ESCI 430 Senior Research Seminar (4 credits)
This course is designed to fulfill the senior capstone experience in Environmental Science as it brings together students from all of the environmental science concentrations (biology, chemistry, and geology) to complete interdisciplinary research projects. In the semester prior to the course offering, Environmental Science majors, in consultation with their faculty advisors and the course instructor, will develop a research project that they will complete as part of this course. Students may also choose to more fully develop a research project in which they have been participating or propose a service-learning or community-based project. Furthermore, groups of students could propose to perform an interdisciplinary project. The format of this research is intentionally open-ended because it is meant to provide flexibility and choice to the students and the course instructor. Student-led seminars on topics of the students’ choosing will comprise most weekly meetings, along with updates on research progress and a final presentation to the St. Thomas community on the outcome of the student’s research projects. This course should be completed in the final Spring semester prior to graduation.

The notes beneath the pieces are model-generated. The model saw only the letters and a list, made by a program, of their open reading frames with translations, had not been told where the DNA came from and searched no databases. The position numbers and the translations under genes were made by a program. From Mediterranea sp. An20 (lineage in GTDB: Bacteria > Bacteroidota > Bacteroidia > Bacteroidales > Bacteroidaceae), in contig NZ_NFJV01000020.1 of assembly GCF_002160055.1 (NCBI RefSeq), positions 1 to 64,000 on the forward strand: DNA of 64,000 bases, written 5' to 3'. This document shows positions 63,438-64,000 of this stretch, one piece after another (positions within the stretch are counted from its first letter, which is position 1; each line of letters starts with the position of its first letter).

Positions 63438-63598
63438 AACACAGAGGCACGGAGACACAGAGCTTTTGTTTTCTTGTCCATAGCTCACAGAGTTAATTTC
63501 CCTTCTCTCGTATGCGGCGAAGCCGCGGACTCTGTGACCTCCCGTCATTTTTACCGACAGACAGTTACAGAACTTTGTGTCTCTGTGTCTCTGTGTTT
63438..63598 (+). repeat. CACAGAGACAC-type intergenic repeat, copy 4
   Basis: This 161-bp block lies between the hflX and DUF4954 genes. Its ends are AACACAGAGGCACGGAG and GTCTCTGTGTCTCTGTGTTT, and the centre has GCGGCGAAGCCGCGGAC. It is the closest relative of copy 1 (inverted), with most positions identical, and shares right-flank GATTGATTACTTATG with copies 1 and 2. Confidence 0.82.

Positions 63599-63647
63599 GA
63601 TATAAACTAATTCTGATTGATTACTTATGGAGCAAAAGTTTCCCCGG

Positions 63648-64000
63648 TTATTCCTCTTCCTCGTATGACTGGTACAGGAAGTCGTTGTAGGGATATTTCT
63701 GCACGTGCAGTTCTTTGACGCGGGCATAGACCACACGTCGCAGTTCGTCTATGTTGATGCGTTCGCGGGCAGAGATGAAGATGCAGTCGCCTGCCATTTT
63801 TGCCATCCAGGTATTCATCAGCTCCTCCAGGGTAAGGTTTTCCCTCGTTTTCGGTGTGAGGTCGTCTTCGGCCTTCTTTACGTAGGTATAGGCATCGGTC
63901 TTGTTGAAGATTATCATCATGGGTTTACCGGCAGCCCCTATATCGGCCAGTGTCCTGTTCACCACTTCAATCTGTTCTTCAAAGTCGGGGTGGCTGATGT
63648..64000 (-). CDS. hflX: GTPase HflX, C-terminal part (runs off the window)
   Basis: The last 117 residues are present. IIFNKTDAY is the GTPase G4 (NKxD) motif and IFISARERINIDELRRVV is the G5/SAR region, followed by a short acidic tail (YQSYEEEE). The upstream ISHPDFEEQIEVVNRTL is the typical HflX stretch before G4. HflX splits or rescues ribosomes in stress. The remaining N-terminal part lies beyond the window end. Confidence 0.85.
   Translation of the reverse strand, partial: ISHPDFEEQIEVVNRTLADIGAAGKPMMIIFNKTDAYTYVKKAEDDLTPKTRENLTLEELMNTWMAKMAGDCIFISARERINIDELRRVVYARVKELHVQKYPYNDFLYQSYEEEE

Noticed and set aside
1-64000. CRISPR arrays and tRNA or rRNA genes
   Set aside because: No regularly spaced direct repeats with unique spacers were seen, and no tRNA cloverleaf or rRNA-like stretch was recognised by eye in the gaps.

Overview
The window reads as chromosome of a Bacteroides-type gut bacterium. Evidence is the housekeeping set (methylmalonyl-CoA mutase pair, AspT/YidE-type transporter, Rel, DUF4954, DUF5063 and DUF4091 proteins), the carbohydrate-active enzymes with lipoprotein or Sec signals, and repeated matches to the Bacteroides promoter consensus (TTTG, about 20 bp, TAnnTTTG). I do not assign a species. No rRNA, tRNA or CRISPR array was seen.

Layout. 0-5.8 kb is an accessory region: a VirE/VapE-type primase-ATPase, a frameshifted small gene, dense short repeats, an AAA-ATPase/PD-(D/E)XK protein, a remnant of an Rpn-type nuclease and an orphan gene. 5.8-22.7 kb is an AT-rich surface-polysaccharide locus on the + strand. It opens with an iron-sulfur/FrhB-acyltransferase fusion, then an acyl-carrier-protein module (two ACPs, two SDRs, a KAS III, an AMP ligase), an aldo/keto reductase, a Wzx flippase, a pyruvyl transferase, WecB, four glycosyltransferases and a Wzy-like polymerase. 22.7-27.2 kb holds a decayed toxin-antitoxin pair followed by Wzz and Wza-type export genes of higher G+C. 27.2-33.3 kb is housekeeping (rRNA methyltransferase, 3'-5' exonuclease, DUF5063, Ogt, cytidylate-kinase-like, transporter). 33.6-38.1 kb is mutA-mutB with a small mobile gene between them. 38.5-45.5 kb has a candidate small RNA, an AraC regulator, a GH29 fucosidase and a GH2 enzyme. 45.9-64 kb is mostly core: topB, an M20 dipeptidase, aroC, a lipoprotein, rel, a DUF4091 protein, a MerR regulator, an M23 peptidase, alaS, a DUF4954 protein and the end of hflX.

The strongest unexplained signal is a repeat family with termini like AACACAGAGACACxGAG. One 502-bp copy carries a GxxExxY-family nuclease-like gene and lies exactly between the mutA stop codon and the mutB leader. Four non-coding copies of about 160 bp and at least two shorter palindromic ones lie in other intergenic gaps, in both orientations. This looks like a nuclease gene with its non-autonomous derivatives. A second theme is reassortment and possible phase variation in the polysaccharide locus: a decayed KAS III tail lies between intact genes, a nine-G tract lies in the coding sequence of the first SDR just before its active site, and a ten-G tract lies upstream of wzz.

Prerequisite: ESCI 310 or permission of instructor; at least one ENVR course.